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15 October 2014
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Christmas Day in Changi, Singapore 1941

by BBC Southern Counties Radio

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Archive List > Childhood and Evacuation

Contributed by 
BBC Southern Counties Radio
People in story: 
Ronald Stow, Bertie Stow, Joyce Stow, Brenda Stow, Herbert Stow, Dorothy Stow.
Location of story: 
Changi, Singapore
Background to story: 
Army
Article ID: 
A4386378
Contributed on: 
07 July 2005

This story was submitted to the People’s War site by Laurie Piper from Sidley UK Online Centre and has been added to the website on behalf of Barbara Elliot with her permission.

Our House was in Changi, Singapore, my father was an army officer and on Christmas day 1941 Hong Kong fell.

My Bother Ron was captured by the Japanese and shipped over to Japan. He spent the war years in Ozaka. He was badly treated but survived to return home.

I was 12 years old and remember my mother wondering what had happened to my brother. Soon after that the Japanese started bombing Singapore. I remember at the army school we used to have to practice jumping into trenches, we were’n t really frightened, we thought it was a bit of a lark. Our house had a room with sandbags outside and at night we would stay in there while they bombed Singapore. We could hear the bombs exploding.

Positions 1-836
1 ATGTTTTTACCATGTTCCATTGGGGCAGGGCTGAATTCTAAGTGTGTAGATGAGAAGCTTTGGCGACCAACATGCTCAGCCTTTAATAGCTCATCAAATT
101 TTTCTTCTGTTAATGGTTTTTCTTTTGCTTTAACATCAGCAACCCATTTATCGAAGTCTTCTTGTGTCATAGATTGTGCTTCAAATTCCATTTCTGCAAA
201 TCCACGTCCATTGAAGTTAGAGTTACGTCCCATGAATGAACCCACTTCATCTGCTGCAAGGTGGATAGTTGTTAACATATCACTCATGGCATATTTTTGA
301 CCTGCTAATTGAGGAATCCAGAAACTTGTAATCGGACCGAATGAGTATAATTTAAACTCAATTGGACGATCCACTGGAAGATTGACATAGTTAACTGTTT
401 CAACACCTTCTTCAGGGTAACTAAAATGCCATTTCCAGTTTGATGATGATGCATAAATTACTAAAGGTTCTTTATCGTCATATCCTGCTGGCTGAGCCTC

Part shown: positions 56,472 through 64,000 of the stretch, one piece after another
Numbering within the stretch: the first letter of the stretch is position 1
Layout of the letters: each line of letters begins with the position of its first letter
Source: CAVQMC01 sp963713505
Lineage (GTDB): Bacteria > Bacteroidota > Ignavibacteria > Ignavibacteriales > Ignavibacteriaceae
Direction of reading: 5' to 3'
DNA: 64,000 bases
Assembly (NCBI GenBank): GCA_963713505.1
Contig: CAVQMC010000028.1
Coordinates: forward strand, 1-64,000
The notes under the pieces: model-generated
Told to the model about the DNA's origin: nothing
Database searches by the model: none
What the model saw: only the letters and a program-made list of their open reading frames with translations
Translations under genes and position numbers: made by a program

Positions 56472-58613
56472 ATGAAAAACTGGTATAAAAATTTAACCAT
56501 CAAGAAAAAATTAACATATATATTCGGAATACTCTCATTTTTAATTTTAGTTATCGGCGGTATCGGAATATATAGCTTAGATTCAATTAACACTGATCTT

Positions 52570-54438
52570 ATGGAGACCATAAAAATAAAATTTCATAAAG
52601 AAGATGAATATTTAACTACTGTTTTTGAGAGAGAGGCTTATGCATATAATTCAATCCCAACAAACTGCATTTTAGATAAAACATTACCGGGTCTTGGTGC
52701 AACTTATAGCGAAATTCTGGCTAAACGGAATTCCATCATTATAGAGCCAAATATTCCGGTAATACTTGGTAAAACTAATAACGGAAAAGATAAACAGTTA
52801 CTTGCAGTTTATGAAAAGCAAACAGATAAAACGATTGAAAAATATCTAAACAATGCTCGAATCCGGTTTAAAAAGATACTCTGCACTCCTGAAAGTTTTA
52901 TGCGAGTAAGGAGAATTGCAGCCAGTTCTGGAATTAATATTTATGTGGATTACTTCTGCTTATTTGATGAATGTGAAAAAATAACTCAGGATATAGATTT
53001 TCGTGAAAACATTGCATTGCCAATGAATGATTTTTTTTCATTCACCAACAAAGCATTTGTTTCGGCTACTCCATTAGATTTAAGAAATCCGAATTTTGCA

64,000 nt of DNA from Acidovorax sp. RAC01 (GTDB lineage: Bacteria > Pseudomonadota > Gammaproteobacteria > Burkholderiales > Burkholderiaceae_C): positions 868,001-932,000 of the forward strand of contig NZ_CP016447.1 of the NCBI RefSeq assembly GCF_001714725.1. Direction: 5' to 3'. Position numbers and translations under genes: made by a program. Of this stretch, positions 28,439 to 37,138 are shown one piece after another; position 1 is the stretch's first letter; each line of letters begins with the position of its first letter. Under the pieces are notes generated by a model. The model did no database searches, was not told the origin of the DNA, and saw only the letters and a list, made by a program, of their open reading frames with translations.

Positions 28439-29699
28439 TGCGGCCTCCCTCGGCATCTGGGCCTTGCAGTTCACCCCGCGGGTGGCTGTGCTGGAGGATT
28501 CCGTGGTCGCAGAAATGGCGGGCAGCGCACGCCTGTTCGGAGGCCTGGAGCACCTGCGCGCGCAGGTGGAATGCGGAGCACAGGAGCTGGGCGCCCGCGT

Early in January 1942 my mother, brother and sisters and I arrived at the harbour to be evacuated. I saw this small boat and I can remember that it was from the Blue Funnel Line, my father was on the quay, and waved us goodbye. The boat was full of women and children and everyone was seasick. I had my thirteenth birthday onboard. And I can remember the only present that I had was a bottle of Ovaltiny sweets. I had to help look after some of the children and babies on board. My Mother was the only person who wasn’t seasick. We had one or two frights on the boat as it zig-zaged to avoid torpedoes.

The voyage to Freemantle, Australia lasted about two weeks and throughout the journey my younger sister and I had to share a bunk and my mother slept underneath it. What I rember most about the journey is children crying, people being sick and very few men around. My younger sister who was about 9 or 10, and I made a plan that if the boat were sunk we would try and hold my mother up as she couldn’t swim. My father’s uncle met us off the boat, none of us had ever met him before and he took us back to his house until we could find a place to live. We stayed in Australia until the end of the war in 1945.

My Father was captured at fall of Singapore and spent the rest of the war in Changi Jail, he survived the war and thinking that we were in Australia he wanted to meet us and was taken to Sidney, but by this time we were on another boat back to England. Eventually we were all reunited back in England after many long months.

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